Reporter's Notebook - November 3, 1999
By Martin Kaste
Part of MPR Online's "Jesse in Japan" coverage
Hotel Okura, Tokyo
OKAY, THE GOV'S
been good so far. He smiled benignly when a Japanese
reporter asked him whether he planned to run for President. He hopes he's
not disappointing the Japanese people, he says, but no.
None of these people waiting to use their shrine have any idea who Jesse Ventura is, but they never complained about him cutting in front of them. Photo: Martin Kaste
It's amazing, how polite the Japanese are. At the Shinto shrine dedicated to
Sumo wrestling, where Ventura and his old tag-team buddy, Masa Saito, started
the day, we trampled the place. TV crews in one direction, microphone guys
tucked in underneath, three Minnesota state troopers (plainclothes) pushing
and shoving the whole mass up and down the steps around the temple. We
actually kind of felt bad, when we stopped to think this was a religious-type
location we were "bigfooting." But no reaction out of the 50 or so families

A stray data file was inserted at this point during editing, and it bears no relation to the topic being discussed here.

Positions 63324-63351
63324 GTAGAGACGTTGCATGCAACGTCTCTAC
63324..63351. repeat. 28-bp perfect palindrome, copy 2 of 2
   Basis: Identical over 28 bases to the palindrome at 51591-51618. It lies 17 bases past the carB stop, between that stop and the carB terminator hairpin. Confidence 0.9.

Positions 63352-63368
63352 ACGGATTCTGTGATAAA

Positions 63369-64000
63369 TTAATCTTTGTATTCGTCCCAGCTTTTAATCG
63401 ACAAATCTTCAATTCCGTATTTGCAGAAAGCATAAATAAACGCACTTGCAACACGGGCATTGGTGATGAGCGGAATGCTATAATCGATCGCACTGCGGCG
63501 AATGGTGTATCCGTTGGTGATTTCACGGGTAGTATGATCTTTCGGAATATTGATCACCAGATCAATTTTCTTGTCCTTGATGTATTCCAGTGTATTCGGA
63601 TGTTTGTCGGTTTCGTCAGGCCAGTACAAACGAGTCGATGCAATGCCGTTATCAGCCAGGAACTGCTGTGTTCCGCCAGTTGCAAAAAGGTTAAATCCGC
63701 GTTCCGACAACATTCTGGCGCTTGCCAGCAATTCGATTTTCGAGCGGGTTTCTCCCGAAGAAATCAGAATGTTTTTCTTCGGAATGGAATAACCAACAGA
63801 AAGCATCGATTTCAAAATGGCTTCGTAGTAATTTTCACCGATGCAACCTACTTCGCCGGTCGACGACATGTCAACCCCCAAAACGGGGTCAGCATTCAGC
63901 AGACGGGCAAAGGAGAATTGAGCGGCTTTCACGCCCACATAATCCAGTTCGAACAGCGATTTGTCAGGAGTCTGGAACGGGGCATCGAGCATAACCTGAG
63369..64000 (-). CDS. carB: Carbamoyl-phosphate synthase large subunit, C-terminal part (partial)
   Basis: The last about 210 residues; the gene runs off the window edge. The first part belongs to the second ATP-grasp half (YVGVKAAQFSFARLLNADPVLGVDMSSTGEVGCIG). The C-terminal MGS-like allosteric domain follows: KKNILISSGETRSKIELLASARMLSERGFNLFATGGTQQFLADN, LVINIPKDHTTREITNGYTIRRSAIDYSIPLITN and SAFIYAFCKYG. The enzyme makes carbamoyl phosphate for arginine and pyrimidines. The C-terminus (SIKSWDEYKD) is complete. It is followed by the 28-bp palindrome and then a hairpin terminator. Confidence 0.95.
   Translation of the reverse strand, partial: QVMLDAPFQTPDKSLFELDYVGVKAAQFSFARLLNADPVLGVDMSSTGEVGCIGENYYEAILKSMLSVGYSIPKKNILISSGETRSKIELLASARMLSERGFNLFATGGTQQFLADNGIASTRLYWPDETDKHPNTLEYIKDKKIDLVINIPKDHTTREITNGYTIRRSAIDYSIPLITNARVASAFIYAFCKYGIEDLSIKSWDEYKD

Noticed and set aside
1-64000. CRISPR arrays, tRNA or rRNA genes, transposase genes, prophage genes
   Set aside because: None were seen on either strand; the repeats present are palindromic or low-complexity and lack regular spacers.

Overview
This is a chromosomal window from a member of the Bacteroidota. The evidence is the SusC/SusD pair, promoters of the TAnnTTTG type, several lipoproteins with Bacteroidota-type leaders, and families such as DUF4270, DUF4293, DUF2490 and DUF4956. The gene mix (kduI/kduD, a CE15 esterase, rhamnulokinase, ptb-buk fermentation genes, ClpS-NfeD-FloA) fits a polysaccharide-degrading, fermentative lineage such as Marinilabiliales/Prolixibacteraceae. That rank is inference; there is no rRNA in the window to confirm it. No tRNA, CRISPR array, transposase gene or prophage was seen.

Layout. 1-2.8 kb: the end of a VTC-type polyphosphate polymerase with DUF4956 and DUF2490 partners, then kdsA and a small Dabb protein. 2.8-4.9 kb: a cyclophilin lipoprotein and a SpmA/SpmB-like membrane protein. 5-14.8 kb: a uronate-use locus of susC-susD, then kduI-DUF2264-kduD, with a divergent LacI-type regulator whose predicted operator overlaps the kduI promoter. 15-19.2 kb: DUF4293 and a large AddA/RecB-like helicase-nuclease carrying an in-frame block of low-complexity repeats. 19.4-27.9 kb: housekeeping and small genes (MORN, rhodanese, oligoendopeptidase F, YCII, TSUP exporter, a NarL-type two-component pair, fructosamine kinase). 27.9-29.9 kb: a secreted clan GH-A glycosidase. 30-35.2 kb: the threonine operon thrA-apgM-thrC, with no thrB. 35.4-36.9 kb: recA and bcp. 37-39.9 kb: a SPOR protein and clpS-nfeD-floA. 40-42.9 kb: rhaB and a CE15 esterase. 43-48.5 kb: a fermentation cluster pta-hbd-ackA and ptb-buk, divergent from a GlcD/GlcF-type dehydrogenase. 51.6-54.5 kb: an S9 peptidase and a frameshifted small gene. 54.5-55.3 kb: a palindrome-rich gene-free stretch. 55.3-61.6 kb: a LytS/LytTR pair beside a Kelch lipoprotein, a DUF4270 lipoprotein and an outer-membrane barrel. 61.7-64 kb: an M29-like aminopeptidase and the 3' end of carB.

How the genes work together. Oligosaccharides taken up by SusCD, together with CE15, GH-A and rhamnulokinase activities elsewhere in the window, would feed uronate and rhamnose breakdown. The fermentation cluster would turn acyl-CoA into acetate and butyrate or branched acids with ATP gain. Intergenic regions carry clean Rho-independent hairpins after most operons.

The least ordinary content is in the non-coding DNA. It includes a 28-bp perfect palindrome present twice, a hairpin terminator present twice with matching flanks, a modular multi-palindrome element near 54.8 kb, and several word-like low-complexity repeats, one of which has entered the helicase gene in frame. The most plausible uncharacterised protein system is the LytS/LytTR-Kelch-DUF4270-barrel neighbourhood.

waiting in line to set up some divine good luck for their cute kids in
kimonos. Either they didn't mind, or they didn't see. But how could they
You start bowing back at people. You can hardly help yourself; they bow,
you want to bow back. And you feel bad about all the unknown and unknowable
you're committing, just by standing there and breathing.
A long-time American resident here tells me they don't take offense at our
rudeness, as long as they don't think we did whatever we did on purpose. One
can only hope. I can think of at least a couple of American politicians
who'd appreciate that kind of arrangement: "I did not mean my previous
comment to be offensive." Well there you are. Case closed.
One other disconcerting thing: If you make the effort and offer a bit of
Japanese -- "arigato," for example, they giggle at you. Sure, they bow, but
they're giggling, too. When you think about it, isn't that kind of rude?